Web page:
DCFS: EBT card abusers could lose benefits

EBT abusers during glitch could be in trouble

BATON ROUGE, LA (KSLA) - Those who knowingly used their SNAP EBT cards to buy food beyond their approved limits earlier this month could lose their benefits, if the Louisiana Department of Children and Family Services gets the OK from the USDA.

The DCFS confirmed late Wednesday afternoon that they have asked the U.S. Department of Agriculture to sanction anyone determined to have taken advantage of the EBT system outage on October 12.

During that outage, some EBT cardholders reportedly loaded up on groceries and charged them to the temporarily unlimited cards. Police have confirmed that there were also reports of some people simply walking out of the stores with cartloads of groceries without paying for them when the outage ended, while many others left the overflowing carts sitting in the aisles.

Two days after that incident, DCFS told KSLA News 12 that Walmart would be picking up the tab on any purchases made over the limits at their stores on EBT cards during the outage, and that the department was working with law enforcement and retailers to find anyone who spent more money than they were allowed.

Now, DCFS Secretary Suzy Sonnier says they have handed over the details of the transactions to the USDA, which administers the SNAP program through the federal Food and Nutrition Service, and they are waiting for approval to issue the sanctions.

Louisiana's current SNAP policy allows a one year sanction from the program for a first offense, a 24 month suspension for a second offense and a permanent disqualification for a third offense.

These latest developments were revealed Wednesday, hours after a letter from U.S. Senator David Vitter (R-La) to DCFS and the Louisiana Attorney General's Office demanding "aggressive action" in response to the apparently glitch-fueled shopping frenzy. In that letter, Vitter called for action to be taken to ensure no reimbursements are made to retailers who didn't follow proper protocol, to "disqualify any EBT beneficiary who knowingly stole groceries during the outage," and to set up a local task force to pursue prosecutions of the theft and fraud cases.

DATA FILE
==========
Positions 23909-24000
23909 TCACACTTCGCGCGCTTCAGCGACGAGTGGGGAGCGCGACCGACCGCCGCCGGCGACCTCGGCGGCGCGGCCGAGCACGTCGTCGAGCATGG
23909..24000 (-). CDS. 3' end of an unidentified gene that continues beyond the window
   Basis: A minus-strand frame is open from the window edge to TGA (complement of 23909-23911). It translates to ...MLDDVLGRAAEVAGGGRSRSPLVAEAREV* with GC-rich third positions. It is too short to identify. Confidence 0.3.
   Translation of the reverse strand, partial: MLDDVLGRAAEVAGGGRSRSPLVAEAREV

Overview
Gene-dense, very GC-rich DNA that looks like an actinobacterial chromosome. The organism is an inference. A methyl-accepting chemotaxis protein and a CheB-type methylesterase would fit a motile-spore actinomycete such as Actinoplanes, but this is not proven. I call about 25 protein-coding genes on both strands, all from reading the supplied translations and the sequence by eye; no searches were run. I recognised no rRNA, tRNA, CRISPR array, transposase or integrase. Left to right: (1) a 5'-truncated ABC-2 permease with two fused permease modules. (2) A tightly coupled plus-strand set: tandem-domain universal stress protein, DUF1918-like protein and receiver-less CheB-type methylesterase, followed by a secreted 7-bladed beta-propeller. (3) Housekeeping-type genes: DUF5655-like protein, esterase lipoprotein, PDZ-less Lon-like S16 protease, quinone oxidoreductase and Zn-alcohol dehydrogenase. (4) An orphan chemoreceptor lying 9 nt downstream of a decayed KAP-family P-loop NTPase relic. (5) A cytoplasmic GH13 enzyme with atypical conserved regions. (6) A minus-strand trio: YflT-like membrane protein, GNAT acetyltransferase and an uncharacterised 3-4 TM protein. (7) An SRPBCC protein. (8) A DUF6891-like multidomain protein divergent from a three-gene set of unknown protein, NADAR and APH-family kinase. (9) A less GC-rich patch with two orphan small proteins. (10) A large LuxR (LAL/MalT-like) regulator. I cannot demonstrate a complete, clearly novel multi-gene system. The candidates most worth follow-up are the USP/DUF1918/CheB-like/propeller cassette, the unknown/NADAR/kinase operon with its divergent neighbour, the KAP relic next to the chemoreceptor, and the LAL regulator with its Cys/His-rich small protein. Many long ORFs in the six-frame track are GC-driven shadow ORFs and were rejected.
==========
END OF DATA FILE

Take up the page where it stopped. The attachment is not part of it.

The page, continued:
"The outrageous theft and fraud at several Louisiana retailers, including at the Wal-Mart stores in Mansfield and Springhill, is completely unacceptable," Vitter said. "Like many citizens, I am appalled and believe there should be serious consequences for what occurred; so far, I have heard of none."

Late Wednesday afternoon, DCFS responded to Vitter's letter with a letter of their own. Thanking the senator for his letter, Secretary Suzy Sonnier detailed how the department has already addressed his concerns.

Asserting that DCFS "has no tolerance for fraud or abuse of the SNAP program," Sonnier's letter goes on to say that the department "works aggressively every day, using the latest technology, to hold people accountable. No unauthorized taxpayer dollars were used in Louisiana during the multi-state Supplemental Nutrition Assistance Program (SNAP) EBT transaction outage."

Sonnier also points out that the state notified retailers on October 14 that they would be reimbursed only for transactions at or under the balance on the card. "Transaction attempts over the available balance on the EBT cards were returned as non-sufficient funds and will not be reimbursed. According to the USDA's FNS guidelines, EBT cards cannot carry a negative balance."

DCFS officials have already said the cost of the unauthorized purchases is the responsibility of the retailers that authorized the transactions, and that the retailers themselves must choose to prosecute the individuals who knowingly used their SNAP EBT card during the outage. "The state will support those retailers that choose to do so," Sonnier says.

So far, none have chosen to do so. That means sanctions for EBT card abusers might be the first and possibly the only consequences they ultimately face.

According to Sonnier's letter, the detailed transactions from the October 12 outage were provided to the USDA's Food and Nutrition Service on October 17. A decision could come by Thursday. "It is certainly our hope that the USDA approves our request so we can move forward in holding these individuals accountable."

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